Published on September 15th, 2016 | by Michelle Roper-Shaw
The Queen of Crime Fiction
She is known as the “Queen of Crime” and with more than two billion book sales worldwide, crime writer and playwright Agatha Christie has only been outsold by Shakespeare and the Bible. The Agatha Christie catalogue consists of 66 crime novels, 6 romance novels, 150 short stories and 19 plays. Her works have been widely adapted and produced across most media platforms around the world, including TV, film, radio, publishing, stage and very successful digital games.
Since her debut in 1920, Agatha Christie’s books have never been out of print. She was the first crime writer to have 100,000 copies of ten of her titles published by Penguin on the same day in 1948 – A Penguin Million. She has sold over 2 billion copies of her books worldwide, 1 billion in English and 1 billion in over 100 different languages. Her books and fictional creations continue to live on, with book sales averaging 3-4 million books a year worldwide and around 30 feature films and 200 TV productions having been screened based on her novels.
Agatha Christie’s Legacy and Most Famous Characters
While her books are quintessentially English in their settings as are most of her characters, the subject matter is surprisingly less cosy: murder, adultery, forgery and blackmail fill the pages. Her two most famous characters are Hercule Poirot and Miss Jane Marple.
Hercule Poirot, the Belgian detective, featured in 53 novels, one play and more than 50 short stories, making him one of the most famous fictional characters of all time. Christie apparently tired of Poirot quite quickly and referred to him as “insufferable”. When Christie finally killed off Poirot the character received an obituary in the New York Times, the only fictional character to have been honoured in this way. There have been many memorable Hercule Poirot portrayals over the years including Sir Albert Finney, Sir Peter Ustinov and more recently David Suchet, all using their “little grey cells” to solve Christies’ wonderful murder mysteries.
Miss Marple appears in 12 novels and 20 short stories. She was based on Christie’s own step grandmother and also the character Caroline Sheppard who appeared in her most critically acclaimed novel “The Murder of Roger Ackroyd”.
Jane Marple first appeared in Christie’s book of short stories “The Thirteen Problems”. The first description of Jane is of her eyes of “faded blue”, her hair white under a black lace cap and even in the first story she was aged 65 or more. Later stories refined her appearance: a tall, elderly lady wearing an old-fashioned tweed coat and shirt, a couple of scarves and a small felt hat with a bird’s wing. She is frequently found knitting whilst shrewdly taking in all the curious goings on around her in the village of St Mary Mead.
Mystery and Hidden Clues
This is the first time that a discrete set of Special Stamps have been dedicated to the author. A Prestige Stamp Book was launched back in 1991 which focused on some of her most famous novels but the only stamps contained in it were Definitives.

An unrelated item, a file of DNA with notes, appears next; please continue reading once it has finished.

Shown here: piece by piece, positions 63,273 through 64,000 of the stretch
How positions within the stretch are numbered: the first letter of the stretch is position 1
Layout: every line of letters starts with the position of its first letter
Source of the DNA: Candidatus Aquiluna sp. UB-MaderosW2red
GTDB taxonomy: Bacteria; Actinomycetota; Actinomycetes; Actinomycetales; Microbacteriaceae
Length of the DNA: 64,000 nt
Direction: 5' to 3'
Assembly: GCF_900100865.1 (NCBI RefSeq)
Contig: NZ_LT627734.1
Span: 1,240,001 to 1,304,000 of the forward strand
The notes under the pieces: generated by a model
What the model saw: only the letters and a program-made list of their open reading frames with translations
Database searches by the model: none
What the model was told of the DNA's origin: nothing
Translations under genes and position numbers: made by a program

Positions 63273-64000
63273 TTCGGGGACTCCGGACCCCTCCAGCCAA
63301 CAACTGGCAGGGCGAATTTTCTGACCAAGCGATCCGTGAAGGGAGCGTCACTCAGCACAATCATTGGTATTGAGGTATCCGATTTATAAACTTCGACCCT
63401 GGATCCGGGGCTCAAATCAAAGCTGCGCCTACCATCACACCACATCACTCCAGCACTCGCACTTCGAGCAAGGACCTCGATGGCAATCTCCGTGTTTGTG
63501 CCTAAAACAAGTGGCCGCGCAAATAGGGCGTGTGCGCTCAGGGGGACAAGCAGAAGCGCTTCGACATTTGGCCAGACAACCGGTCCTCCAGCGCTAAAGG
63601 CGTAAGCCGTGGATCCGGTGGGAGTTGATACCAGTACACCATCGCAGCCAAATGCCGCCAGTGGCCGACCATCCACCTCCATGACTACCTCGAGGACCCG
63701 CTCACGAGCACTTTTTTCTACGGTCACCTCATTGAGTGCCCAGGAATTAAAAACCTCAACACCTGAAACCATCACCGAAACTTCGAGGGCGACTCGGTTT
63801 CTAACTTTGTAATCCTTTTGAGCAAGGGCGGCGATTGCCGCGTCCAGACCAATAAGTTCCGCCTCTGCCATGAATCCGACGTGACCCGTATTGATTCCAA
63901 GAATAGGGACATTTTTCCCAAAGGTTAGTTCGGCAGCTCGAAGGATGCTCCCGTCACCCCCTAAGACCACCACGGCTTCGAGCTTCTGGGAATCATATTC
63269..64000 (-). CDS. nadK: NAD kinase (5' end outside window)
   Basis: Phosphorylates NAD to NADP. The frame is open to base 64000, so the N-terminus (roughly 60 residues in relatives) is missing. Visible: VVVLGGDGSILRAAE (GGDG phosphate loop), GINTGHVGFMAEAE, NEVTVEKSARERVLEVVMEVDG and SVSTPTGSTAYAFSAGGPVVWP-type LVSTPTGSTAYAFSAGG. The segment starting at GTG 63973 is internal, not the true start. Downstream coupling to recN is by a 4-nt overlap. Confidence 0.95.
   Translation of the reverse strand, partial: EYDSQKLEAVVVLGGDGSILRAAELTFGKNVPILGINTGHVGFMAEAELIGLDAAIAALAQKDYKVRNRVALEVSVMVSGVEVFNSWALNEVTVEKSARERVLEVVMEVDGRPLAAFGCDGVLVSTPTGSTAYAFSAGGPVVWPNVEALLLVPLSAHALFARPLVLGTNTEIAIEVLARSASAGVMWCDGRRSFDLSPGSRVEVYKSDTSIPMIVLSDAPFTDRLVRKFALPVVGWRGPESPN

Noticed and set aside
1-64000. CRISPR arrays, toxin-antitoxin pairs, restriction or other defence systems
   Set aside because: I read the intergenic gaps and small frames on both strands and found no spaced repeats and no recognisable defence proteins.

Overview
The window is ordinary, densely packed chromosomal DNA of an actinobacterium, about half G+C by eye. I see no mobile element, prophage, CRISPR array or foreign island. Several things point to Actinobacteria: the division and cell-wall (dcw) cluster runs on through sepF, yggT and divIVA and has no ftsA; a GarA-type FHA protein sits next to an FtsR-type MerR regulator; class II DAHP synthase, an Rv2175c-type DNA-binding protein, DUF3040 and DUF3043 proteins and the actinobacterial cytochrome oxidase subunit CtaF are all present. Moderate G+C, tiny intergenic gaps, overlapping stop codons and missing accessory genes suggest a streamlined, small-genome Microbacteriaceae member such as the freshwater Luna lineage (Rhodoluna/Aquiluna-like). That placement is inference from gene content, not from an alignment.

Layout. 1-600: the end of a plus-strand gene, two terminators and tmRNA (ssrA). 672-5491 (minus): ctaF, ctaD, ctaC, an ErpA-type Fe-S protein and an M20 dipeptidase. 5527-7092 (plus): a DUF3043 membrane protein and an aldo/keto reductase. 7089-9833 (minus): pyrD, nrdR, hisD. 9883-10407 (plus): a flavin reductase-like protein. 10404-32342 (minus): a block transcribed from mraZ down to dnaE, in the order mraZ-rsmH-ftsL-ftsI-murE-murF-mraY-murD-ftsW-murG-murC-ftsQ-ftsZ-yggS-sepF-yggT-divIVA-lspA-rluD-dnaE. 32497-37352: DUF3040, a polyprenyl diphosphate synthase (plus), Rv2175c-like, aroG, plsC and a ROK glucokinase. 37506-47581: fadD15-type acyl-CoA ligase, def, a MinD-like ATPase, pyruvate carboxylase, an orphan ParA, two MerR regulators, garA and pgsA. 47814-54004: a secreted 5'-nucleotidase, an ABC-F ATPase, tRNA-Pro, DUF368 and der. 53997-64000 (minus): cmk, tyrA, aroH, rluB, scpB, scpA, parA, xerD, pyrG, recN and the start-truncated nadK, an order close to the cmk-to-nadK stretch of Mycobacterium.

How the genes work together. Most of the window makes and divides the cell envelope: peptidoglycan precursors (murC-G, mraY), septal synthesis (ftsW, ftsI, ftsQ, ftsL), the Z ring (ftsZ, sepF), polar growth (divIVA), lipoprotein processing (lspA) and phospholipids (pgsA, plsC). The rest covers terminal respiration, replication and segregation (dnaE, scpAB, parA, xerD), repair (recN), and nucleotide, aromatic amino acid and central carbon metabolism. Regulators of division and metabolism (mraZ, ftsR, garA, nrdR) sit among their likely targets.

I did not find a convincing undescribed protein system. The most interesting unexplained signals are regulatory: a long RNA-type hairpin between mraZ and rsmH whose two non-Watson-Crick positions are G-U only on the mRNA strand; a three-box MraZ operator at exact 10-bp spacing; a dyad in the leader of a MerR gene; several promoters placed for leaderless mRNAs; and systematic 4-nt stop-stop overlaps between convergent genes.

Each of the Special Stamps depicts a key scene and principal characters from six iconic novels. Intrigue has been added to the stamps by incorporating hidden elements in each stamp using a combination of microtext, UV ink and thermochromic ink. Will you discover the clues?
The Agatha Christie Presentation Pack also sets out all of her novels in the order in which they were published which makes this the ideal gift for anybody who is an Agatha Christie fan or somebody who loves their books and authors.
Murder on the Orient Express (1934): This novel was shortlisted by the Crime Writers Association poll for the greatest crime novel of all time. While travelling through Istanbul on the Orient Express, Belgian detective Hercule Poirot finds himself embroiled in an intriguing mystery after a fellow passenger is found murdered.
The Mysterious Affair at Styles (written in 1916, published in 1920): This is the first introduction to Poirot, the story is told by his faithful sidekick Captain Arthur Hastings, on sick leave in Essex after being invalided while serving in the First World War. Styles Court, a grand country residence near the Essex village of Styles St Mary, provides the setting for Agatha Christie’s debut crime novel.
The Body in the Library (1942): This is Christies’ biggest selling book that features the classic character of Miss Marple. After Colonel and Mrs Bantry awake one morning to find the body of a young blonde woman in their library at Gossington Hall, the intuitive detection skills of Miss Jane Marple are immediately sought.
And Then There Were None (1940): This is one of her novels that does not feature her most famous two characters. Instead it focuses on eight people who are invited to an island attended by a butler and his wife with a strange outcome for them all.
The Murder of Roger Ackroyd (1926): A classic whodunit story plot with a twist in the final chapter that has divided critics and readers ever since it was published. The book was voted the “Greatest Crime Novel of All Time” by the 600 members of the Crime Writers Association. Narrated by Dr James Sheppard, who lives with his sister Caroline in the village of King’s Abbot, the story tells of the demise of the eponymous Roger Ackroyd, a man who knew too much.
A Murder is Announced (1950): ‘A Murder is announced and will take place on Friday, October 29th, at Little Paddocks at 6.30pm. Friends please accept this, the only intimation’. This peculiar pronouncement in the Chipping Cleghorn Gazette would draw a number of curious visitors to the home of Miss Blacklock. This once again features the iconic Miss Marple and the book is in the top list of Agatha Christie novels.